Thursday, July 19, 2012

To Rome with Love

Around the World in Woody's Malaise
The Ozymandius Melancholia Gambit ("Turbulence!  My Favorite!")

Far be it for me to suggest that Woody Allen might actually be comfortable in his own skin as a storyteller. but when it has come time for him to do his own "Roman Holiday" film, To Rome With Love, there's not a hint of Fellini in it (Been there, done that—specifically, way back in 1980, when he made his Stardust Memories in tribute to the great Italian film-maker).  Truth to tell, his latest has more in common with the Italian "anthology" films of the 1960's, where directors would tackle similar themes in short personal films.

To Rome With Love has four interlocking fantasias about love and personal dissatisfaction: in the first, a young married couple (Alessandro Tiberi and Alessandra Mastronardi) come to Rome, where he is to be introduced to his new work situation—eager to make a good impression, the wife goes shopping and ends up getting lost and involved with an Italian film-star, and hubby, thanks to a case of mistaken identity, must go to his functions in the company of a pre-arranged hooker (Penelope Cruz); the second involves two architects, one seasoned (Alec Baldwin), the other just starting out (Jesse Eisenberg) who become each other's fantasy figures (of a sorts) when the young architect, already attached to Sally (Greta Gerwig), falls for her best friend Monica (Ellen Page), a self-involved, if fascinating, actress; the third involves a "normal member of the middle class" in Rome (Roberto Benigni) who suddenly becomes "famous for being famous," and is pursued and interviewed by an indiscriminate paparazzi; the fourth involves a former classical music executive (Allen), who discovers a great opera singer (Fabio Armiliato) in the family of his potential son-in-law..with conditions.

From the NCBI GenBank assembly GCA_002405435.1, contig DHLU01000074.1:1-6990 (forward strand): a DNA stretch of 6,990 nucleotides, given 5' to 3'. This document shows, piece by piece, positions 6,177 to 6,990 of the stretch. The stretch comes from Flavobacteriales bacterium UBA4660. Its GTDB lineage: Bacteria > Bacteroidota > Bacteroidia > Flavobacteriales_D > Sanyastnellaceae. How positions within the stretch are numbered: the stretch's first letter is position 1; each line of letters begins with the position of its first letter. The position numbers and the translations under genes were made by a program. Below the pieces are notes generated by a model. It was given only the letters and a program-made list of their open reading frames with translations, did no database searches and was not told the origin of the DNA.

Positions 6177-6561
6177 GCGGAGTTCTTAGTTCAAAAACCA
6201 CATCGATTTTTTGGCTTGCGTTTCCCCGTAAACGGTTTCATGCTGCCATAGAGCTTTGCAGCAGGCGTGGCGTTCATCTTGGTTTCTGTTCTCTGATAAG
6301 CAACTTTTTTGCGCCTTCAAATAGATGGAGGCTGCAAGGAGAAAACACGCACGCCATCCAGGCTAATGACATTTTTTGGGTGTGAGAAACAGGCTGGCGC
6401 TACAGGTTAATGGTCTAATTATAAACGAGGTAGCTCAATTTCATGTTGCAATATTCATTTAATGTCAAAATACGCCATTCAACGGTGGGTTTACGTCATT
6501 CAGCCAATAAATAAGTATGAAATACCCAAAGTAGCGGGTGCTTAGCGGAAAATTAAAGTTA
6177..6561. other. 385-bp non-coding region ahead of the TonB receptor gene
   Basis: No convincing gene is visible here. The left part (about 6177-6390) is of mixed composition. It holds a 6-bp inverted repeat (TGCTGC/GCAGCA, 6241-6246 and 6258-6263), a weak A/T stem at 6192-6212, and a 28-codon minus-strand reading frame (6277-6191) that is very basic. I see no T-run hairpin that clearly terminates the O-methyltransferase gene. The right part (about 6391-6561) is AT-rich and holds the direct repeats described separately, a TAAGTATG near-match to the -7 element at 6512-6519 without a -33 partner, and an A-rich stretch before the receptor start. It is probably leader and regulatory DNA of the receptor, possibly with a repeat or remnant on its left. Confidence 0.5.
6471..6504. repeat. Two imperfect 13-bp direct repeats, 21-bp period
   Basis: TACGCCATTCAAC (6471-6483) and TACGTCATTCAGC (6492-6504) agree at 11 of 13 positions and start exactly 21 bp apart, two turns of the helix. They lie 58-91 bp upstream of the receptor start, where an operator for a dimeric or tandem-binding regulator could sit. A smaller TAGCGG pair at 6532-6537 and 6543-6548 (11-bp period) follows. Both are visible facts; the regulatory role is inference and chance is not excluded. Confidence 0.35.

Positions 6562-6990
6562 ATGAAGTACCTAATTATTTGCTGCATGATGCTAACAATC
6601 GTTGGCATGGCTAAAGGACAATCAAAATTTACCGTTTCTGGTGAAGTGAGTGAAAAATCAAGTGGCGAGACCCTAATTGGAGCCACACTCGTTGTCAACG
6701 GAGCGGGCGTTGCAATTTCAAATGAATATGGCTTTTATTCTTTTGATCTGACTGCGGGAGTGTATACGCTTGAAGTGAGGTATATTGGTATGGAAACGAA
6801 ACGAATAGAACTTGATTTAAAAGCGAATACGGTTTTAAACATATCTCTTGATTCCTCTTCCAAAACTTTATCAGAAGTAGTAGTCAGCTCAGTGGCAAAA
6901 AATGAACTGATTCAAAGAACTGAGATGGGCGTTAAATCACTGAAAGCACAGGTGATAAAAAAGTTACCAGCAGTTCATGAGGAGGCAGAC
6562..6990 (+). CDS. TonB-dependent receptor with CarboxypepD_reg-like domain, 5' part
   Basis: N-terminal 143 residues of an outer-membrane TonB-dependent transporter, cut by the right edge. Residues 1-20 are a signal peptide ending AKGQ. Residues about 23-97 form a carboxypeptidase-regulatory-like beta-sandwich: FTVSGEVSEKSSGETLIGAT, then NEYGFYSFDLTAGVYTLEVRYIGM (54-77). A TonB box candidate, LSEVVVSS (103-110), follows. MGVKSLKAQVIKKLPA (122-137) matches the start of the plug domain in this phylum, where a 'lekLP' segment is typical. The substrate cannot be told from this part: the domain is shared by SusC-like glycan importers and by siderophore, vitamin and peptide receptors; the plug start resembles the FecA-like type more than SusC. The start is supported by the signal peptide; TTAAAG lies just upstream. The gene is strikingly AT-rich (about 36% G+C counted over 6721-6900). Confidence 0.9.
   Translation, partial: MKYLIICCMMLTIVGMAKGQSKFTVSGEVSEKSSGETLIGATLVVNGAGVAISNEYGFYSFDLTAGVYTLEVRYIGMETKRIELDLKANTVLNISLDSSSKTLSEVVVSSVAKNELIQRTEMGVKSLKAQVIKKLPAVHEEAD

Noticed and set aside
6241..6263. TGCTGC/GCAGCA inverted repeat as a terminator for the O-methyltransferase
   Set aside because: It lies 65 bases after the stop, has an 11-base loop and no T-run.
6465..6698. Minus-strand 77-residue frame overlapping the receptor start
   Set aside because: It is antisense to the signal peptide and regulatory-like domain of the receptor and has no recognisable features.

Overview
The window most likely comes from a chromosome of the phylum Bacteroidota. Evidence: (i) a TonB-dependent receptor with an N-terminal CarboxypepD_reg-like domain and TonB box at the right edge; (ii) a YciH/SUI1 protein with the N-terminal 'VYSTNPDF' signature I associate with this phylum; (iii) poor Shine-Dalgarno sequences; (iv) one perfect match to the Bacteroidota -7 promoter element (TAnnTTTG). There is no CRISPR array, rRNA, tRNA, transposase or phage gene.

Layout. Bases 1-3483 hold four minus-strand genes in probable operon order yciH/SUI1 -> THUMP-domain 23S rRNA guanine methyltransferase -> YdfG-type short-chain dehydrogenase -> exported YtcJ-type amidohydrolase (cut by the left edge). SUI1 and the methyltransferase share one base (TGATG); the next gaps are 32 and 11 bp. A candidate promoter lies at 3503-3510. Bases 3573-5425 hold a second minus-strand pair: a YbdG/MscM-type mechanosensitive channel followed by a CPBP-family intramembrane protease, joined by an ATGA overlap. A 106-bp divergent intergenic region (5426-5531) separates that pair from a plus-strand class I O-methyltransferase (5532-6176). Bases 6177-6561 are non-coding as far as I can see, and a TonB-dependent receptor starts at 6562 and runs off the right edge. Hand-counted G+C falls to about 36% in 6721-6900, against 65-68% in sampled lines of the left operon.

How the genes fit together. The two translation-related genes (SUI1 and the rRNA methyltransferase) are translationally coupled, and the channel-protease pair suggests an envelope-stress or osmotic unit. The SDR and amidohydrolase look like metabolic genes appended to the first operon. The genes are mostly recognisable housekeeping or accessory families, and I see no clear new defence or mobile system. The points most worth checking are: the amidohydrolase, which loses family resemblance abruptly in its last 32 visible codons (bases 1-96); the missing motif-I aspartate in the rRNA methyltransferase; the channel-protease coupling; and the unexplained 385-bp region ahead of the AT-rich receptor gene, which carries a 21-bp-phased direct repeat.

The setting is Italian, but the themes are pure "Allen-town."  Each of the characters get a brief glimpse of "life on the other side," gingerly placing their toes where the grass is greener, and find it wanting, but themselves enriched from the experience, survived without harm or consequences paid.   Baldwin's architect gets to play devil's advocate (much the same way as Bogart did in Play It Again, Sam) with a realist's wisdom, as opposed to a romantic's fool-hardiness—a good cure for his nostalgia.  The Italian couple experience romantic fantasies before settling down to domestic bliss, not older but wiser.
Benigni's civil-functionary briefly enjoys cultural significance, with all the invasiveness and dissection of minutiae, before returning to anonymity and the value of a private life, and Allen's retiree gets to witness a fulfillment of his dreams by providing a channel for another, and, having achieved it, returning to his normal life.

Any of these stories could be set anywhere.  Rome provides a nice catalyst for these quick short pieces that summarize the Allen world-view: "Life is terrible, but it beats the alternative."  And it's buttressed by the standard "Volare"...which mean "to fly."  

Happy landings.

To Rome With Love is a fine Matinee. 

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